The video camera is used to capture and record moving images and sound. A distinction is made between video cameras that operate with a separate recording device, i.e. a video recorder, and those with an integrated recorder. The term camcorder has become common for these devices. There are also video cameras for analog video and digital video.
Common to all modern video cameras is the capture technology, which works with one or three CCD sensors. Since CCD sensors are brightness-sensitive but not color-sensitive, in the case of 1-CCD technology the recorded light signal must be separated pixel by pixel into the primary colorsred, green and blue via color filters located in front of the CCD sensor. Bayer filters are used for this color separation. In 3-CCD technology, on the other hand, the primary colors are separated into the primary colors using interference filters or dichroic filters, and each color is fed separately to its own CCD element. The advantage is clear: If all CCD sensors have the same resolution, then the 1-CCD technology has only one third of the resolution of a 3-CCD technology camera.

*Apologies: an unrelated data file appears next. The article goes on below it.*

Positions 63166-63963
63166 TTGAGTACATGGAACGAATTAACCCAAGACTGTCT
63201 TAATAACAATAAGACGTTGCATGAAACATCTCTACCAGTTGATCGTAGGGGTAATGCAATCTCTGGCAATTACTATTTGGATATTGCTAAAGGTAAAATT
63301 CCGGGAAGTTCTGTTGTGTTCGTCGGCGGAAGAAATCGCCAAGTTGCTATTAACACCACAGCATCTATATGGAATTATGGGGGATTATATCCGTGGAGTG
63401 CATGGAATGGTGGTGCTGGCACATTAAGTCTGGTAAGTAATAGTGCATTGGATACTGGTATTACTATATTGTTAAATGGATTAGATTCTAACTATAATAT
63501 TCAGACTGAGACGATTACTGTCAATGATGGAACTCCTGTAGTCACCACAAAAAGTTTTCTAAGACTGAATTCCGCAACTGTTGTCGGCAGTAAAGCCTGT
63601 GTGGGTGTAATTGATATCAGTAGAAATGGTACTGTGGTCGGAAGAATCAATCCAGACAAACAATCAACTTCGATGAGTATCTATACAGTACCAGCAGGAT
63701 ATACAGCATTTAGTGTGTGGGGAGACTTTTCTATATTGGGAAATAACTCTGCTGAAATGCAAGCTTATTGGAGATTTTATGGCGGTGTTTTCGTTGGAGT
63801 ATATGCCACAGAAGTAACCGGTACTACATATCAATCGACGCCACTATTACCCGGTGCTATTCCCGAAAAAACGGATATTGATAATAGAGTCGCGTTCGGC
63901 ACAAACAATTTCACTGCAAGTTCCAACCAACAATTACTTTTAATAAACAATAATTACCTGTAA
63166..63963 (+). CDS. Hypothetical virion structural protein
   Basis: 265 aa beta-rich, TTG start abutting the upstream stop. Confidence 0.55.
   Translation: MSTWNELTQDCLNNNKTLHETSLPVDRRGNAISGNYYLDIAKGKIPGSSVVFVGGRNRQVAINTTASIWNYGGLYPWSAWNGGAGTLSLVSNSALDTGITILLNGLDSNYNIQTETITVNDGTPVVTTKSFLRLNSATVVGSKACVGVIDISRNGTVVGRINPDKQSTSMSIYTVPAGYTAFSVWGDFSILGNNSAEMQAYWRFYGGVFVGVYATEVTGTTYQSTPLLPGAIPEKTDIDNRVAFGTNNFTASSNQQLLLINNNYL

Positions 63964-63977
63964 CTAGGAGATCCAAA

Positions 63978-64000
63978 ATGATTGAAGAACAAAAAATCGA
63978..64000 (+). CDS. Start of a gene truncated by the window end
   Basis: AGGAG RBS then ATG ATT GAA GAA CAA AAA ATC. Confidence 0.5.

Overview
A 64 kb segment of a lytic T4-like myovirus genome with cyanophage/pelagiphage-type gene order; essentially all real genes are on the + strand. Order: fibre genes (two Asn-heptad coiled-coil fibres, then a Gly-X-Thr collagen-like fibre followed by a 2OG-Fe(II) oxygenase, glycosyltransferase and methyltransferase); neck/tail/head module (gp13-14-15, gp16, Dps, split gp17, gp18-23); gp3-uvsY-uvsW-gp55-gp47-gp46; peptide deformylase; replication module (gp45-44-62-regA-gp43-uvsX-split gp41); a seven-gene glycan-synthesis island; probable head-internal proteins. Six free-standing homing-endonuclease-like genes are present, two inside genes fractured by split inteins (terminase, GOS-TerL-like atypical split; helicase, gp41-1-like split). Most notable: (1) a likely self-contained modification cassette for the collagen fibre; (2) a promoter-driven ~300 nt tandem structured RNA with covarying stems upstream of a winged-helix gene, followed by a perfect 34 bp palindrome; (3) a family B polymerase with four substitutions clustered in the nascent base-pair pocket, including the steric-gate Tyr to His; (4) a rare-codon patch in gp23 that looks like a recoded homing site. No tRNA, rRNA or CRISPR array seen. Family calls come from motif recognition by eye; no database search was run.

The signals of the CCDs are stored analog or digital by transferring them via an interface to a video recorder. The video bandwidth is relatively large, which is reflected in the amount of data. Therefore, video cassettes and also miniature hard disks are used for recording, which is done in component video for higher quality requirements.
As additional components, all video cameras contain a microphone or a small MEMS microphone and a viewfinder device, which can also be a small LCD display.
Video cameras can be used in simple version as webcam, IP camera or network camera, with higher resolution for private recordings and with high resolution for semi-professional or professional recordings.